Mongolia dealmakers see strong pipeline

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Dealmakers operating in Mongolia will find many companies looking for funding but face hurdles such as little understanding of valuation metrics and overly optimistic growth projections, industry practitioners told mergermarket.
As acquisition activity heats up in the country, structuring deals using earn-outs and other performance payments can help bridge the wide gaps between how buyers and sellers value a business, panelists said at “Mongolia: New Frontiers in M&A and Private Equity,” a mergermarket forum held in Ulaanbaatar on 8 November.
“One of the biggest challenges we’re facing is the seller mentality and educating the seller on the very basics of corporate finance and M&A transactions,” said Bold Baatar, a former JPMorgan banker who chairs the country’s stock exchange.
There is no lack of deals in Mongolia, as many businesses are looking for cash, said Mongolia Opportunities Partners managing director Mandar Jayawant. However, there is “very little precedent” in Mongolia on how to structure deals, what role a private-equity investor plays in a business and how businesses are valued, he said. In addition, some business owners have “quite unrealistic expectations of valuation,” Jayawant said.
“Every day, a couple of deals come across our desk, but a lot of them are really more appropriately suited to credit financing,” he said.
Matters are made worse by business owners’ familiarity with the model of local valuation companies, who value a company’s hard assets ahead of a domestic stock-market listing, Jayawant said. Private-equity investors care about management’s ability to generate cash flow, rather than the value of the land a company’s factory sits on, he said.
Private-equity investments in Mongolia are mostly growth equity, where investors want the company owner to remain with the business, rather than the later-stage private-equity in the West that is heavily debt-financed, Bold said.
“You don’t have financial engineering to get your IRRs, which means you don’t have a lot of room for mistakes,” Bold said, referring to how investors measure internal rates of return. “If you do ten deals and one goes sour, that could wipe out all your IRRs.”
When doing deals in Mongolia, investors need to look at not just the value of the business but how much value the business owner himself adds, Bold said. Private-equity investments in the country can be staged in tranches to prevent the business owner from cashing out and leaving, allowing more money to be committed as various milestones are met, said Mark Lehmkuhler, a Hong Kong-based partner at Davis Polk & Wardwell.
Structures like earn-out payments and ratchets can be useful in acquisitions in Mongolia to bridge the wide gaps between how buyers and sellers value a business, Lehmkuhler said.
“For mining assets, the buyer and seller could disagree about all sorts of things,” he said. They might disagree on the amount of resources in the ground, how much can be extracted at a certain cost, the future price of the commodity and the availability of infrastructure around the mine, Lehmkuhler said.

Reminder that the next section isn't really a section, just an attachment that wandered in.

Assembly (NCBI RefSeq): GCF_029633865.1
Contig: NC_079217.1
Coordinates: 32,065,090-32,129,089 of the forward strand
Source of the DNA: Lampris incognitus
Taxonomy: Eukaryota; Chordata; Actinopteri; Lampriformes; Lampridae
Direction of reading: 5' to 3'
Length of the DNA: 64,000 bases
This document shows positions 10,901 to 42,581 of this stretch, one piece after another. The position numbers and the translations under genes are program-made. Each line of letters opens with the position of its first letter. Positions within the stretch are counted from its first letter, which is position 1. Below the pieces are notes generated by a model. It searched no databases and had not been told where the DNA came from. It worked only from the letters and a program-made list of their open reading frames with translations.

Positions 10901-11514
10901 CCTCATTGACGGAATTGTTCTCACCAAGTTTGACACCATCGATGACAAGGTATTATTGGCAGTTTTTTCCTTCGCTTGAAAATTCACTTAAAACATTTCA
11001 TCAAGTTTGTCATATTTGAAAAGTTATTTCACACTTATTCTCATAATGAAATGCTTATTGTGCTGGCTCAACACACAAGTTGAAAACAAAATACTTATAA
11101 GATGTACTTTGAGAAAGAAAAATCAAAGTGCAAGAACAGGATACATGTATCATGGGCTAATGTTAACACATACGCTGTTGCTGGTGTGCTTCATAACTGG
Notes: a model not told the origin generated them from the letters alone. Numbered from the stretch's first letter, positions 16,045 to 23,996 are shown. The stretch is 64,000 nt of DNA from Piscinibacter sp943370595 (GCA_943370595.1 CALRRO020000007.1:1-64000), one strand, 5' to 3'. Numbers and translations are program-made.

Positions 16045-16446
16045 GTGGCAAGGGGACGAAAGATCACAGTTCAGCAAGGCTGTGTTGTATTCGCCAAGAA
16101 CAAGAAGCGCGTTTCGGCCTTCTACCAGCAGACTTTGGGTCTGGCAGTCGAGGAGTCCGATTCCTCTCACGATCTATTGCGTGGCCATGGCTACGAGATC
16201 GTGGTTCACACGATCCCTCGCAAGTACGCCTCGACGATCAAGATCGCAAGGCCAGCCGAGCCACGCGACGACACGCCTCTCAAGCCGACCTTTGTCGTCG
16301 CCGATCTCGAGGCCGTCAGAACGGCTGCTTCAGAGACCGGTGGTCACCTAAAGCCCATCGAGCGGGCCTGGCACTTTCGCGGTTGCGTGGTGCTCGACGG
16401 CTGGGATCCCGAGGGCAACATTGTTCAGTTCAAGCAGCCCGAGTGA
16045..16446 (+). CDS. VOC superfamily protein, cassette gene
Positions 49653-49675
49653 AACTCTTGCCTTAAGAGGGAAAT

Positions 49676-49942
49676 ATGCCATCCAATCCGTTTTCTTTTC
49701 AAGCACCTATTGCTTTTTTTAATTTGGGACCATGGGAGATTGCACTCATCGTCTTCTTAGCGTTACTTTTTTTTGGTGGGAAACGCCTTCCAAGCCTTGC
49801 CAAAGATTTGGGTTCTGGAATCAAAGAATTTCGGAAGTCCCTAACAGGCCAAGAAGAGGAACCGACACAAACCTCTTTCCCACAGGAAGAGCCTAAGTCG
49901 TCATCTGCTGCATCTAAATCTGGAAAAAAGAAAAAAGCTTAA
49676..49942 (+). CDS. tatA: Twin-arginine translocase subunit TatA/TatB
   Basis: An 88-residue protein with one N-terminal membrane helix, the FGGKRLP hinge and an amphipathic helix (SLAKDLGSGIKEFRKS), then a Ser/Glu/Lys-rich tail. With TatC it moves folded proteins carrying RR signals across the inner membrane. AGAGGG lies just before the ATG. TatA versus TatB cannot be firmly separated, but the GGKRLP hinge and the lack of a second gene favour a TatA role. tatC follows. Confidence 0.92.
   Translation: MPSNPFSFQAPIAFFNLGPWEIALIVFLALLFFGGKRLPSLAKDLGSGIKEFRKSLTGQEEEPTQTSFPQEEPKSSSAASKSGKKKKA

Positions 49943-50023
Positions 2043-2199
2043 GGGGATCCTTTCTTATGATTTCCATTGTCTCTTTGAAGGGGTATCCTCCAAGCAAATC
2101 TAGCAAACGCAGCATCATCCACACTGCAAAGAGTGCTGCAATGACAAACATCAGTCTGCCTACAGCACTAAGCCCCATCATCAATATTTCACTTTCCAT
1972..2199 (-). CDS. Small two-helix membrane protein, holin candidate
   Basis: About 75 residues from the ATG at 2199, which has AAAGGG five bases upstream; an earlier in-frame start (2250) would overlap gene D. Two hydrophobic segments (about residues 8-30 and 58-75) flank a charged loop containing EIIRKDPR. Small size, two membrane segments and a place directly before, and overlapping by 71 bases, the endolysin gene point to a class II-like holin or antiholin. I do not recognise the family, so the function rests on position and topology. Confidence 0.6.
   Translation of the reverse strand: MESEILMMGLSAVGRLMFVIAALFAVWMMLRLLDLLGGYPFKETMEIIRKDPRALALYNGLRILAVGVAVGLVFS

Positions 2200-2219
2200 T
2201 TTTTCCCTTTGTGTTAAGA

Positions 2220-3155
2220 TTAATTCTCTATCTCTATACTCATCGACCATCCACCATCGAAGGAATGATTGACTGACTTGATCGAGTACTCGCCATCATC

When Malaysian tycoon Robert Kuok sold QGX Coal to Mongolian Mining Corp. [975:HK], the transaction involved an initial up-front payment of USD 464m. However, the total deal size can be adjusted up or down, possibly rising as high as USD 950m, depending on changes to the coal reserves and mine life.
“Earn-out structures…allowed both the buyer and seller to get comfortable and proceed with the transaction,” said Douglas Farrell, Citigroup’s director of mergers and acquisitions for Asia Pacific. Citigroup advised Mongolian Mining Corp. on the deal. “It may not necessarily be unexpected or a bad thing if initially there isn’t a meeting of minds between the buyer and seller.”
Jayawant said his fund often uses ratchets as it invests based on forward cash-flow projections. Ratchets allow a private-equity investor to lower their investment cost down if the target company later raises more funds at a lower cost.
“There’s likely to be a large divergence between what management thinks they’re able to achieve and what we think is realistic,” Jayawant said. “If certain numbers are met, we have no problem giving up value to the owners, but we also have to protect our downside.”
Most of the investment interest in Mongolia is coming from strategic investors like Japanese and Korean companies, rather than investment funds out of New York or London, Jayawant said. Sovereign-wealth funds China Investment Corp. and Temasek have invested hundreds of millions of dollars in coking coal producer SouthGobi Resources [SGQ:CN] and Lung Ming, which owns the Eruu Gol iron ore mine.
The Mongolia Opportunities Fund, which bills itself as the country’s first private-equity fund, targets an “underfunded niche” of USD 5-10m deals, Jayawant said. The fund focuses on mining services and infrastructure, and will opportunistically look at investments in financial services and export industries. It aims to grow companies to a size where they could be sold later to larger investors like CIC and Temasek, he said.
Ultimately, dealmakers need to help explain the value of mergers and acquisitions to a country that can be skeptical of them, Lehmkuhler said. Members of the Mongolian parliament have recently sought to renegotiate the investment agreement with Ivanhoe [IVN:CN] over its giant Oyu Tolgoi copper-gold mine, saying they want to return resources wealth to the people.
“Having an active M&A market means that investors who want to come in here know there’s an exit…beyond just running a mine for 30 years,” Lehmkuhler said. “There are all sorts of possible sources of capital that can come into a country that aren’t going to come in on a greenfield basis…but they will come in and buy a company that has reached a certain stage.”
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